2013 Radiology Exam - Musculoskeletal Case 2

History

  • Feline, domestic, male neutered, approximately 2 years old.
  • Found outside vocalising.
  • Brought in by a good Samaritan

Observation

  • Rostrodorsal displacement of the left mandibular condyloid process relative to the mandibular fossa and retroarticular process of the temporal bone. This causes rightward displacement of the mandible and malocclusion, seen on the DV projection, and overlap of the condyloid process and mandibular fossa, best seen on the left ventral oblique.
  • Widening of the mandibular symphysis.
  • Submandibular swelling, more prominent on the left.
  • Fracture of the crown of the left maxillary canine.

Synthesis

  • Traumatic luxation of the left temporomandibular joint and mandibular symphyseal fracture causing malocclusion and traumatic submandibular swelling (hematoma, edema).

Case management

  • Potentially, no further case management from an imaging standpoint and reduction of the luxation.
  • Other projections are beneficial to further evaluate TMJ anatomy: open-mouth oblique and open-mouth rostrocaudal projections. However, care must be used not to further the patient’s injury and the ability to open the mouth is often limited.
  • CT would be beneficial to rule out further traumatic lesions (i.e. fractures) that might not be seen on the skull radiographs, although none were present in this case.

Traumatic TMJ luxation with symphyseal fracture is a fairly common traumatic skull injury in cats. One of the keys to identifying TMJ luxation is using the DV projection to evaluate mandibular asymmetry and rostral displacement of the coronoid process relative to the mandibular fossa and retroarticular process. In this case, the left condyloid process is seen displaced rostral to the rostral edge of the zygomatic process of the left temporal bone. Good knowledge of specific anatomical structures is required and comparison of the right and left sides is helpful. Several candidates did not appear to be familiar or comfortable with normal anatomical terminology of this area.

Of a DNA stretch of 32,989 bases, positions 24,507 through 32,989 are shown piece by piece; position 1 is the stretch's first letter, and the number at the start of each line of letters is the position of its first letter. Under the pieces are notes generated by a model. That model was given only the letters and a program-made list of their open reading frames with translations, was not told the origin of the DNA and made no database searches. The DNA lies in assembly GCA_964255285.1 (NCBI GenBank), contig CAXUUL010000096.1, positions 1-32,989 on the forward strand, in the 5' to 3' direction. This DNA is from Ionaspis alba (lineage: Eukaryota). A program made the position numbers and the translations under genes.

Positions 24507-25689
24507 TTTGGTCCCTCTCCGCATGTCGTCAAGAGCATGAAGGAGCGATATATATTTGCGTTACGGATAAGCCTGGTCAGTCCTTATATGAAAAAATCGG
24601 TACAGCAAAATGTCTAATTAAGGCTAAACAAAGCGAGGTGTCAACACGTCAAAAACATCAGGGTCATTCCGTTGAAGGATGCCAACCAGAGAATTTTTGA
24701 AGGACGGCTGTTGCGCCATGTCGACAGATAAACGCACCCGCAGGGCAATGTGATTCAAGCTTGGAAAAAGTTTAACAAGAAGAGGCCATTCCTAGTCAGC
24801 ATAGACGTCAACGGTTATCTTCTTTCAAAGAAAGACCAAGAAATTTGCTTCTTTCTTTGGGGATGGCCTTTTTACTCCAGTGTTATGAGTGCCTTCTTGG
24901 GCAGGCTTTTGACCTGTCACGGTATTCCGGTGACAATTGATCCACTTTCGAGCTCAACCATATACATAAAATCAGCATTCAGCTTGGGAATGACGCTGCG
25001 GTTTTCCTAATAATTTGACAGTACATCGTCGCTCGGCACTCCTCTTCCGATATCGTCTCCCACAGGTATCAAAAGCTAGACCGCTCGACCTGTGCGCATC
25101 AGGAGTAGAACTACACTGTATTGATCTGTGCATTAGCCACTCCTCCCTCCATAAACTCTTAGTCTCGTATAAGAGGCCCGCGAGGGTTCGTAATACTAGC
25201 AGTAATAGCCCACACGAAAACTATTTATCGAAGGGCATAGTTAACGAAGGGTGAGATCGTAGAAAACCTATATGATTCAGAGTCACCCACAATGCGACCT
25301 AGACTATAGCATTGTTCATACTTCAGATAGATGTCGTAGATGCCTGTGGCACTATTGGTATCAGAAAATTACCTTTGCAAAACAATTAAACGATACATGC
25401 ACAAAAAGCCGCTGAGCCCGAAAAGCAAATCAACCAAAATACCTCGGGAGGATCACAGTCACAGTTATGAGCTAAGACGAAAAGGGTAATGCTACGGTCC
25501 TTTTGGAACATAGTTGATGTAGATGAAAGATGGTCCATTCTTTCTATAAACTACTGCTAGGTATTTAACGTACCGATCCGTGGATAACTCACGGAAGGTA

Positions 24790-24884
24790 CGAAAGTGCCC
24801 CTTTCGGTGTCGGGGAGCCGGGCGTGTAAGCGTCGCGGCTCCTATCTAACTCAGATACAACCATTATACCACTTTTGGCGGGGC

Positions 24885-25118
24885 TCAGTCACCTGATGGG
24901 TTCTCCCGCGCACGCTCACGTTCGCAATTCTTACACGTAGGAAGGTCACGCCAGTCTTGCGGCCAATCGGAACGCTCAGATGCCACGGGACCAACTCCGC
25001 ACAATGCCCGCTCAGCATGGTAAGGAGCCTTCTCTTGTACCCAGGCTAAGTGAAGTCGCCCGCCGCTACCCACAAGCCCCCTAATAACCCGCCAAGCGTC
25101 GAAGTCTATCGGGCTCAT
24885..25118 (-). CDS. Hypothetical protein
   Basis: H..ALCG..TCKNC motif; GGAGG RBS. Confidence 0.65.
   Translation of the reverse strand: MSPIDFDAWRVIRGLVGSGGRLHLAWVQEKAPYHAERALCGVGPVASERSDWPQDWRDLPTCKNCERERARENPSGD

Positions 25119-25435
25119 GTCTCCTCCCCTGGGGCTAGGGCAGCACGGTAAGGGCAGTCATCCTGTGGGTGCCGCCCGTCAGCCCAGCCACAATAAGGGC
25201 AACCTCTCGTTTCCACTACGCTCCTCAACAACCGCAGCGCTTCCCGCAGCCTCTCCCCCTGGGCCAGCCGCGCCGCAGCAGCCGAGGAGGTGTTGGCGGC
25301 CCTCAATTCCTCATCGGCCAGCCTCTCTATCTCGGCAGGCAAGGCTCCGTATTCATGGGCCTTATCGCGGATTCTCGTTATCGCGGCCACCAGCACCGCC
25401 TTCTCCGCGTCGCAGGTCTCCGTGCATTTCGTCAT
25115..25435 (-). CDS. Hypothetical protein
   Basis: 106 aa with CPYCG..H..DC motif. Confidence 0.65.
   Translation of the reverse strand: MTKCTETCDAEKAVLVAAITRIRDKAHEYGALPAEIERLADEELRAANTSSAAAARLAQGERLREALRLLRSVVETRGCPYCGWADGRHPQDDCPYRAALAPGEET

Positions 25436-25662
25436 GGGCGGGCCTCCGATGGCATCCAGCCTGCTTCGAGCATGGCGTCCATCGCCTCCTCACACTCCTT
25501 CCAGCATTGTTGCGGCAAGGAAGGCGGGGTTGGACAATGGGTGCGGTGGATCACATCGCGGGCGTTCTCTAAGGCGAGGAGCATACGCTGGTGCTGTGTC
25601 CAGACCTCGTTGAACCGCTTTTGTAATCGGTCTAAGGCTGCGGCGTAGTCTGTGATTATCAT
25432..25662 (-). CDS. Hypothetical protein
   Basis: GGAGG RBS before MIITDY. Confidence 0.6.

Most candidates identified the mandibular asymmetry and accompanying malocclusion, either on the DV or oblique projections. However, it was frequently attributed to unilateral or bilateral mandibular fractures as opposed to TMJ luxation. Overriding of the left mandibular fossa and angular process of the left hemimandible was incorrectly interpreted as a fracture line. On the right lateral and right ventral oblique projections, the normal right TM joint space was incorrectly interpreted as a fracture line. In situations where a right mandibular fracture was identified, candidates often did not notice that soft tissue swelling was asymmetric and greater on the left, indicative of a left-sided lesion.

Alternatively, the mandibular asymmetry visible on the DV projection was attributed to poor patient positioning, although the calvarium and maxilla could be used to assess that the patient was indeed straight. The positioning of the vertical and horizontal rami of the left hemimandible differed from that of the right hemimandible because of the displacement and outward rotation caused by the luxation and symphyseal fracture. This also lead to the molars and premolars appearing different between the left and right sides and several candidates incorrectly diagnosing missing molars/premolars.

Many candidates did not identify the symphyseal and maxillary canine crown fractures, although these were more minor findings.

For a really nice review of radiographic anatomy of the TMJ: Schwarz et all, VRUS 2002, 43(2); 85-97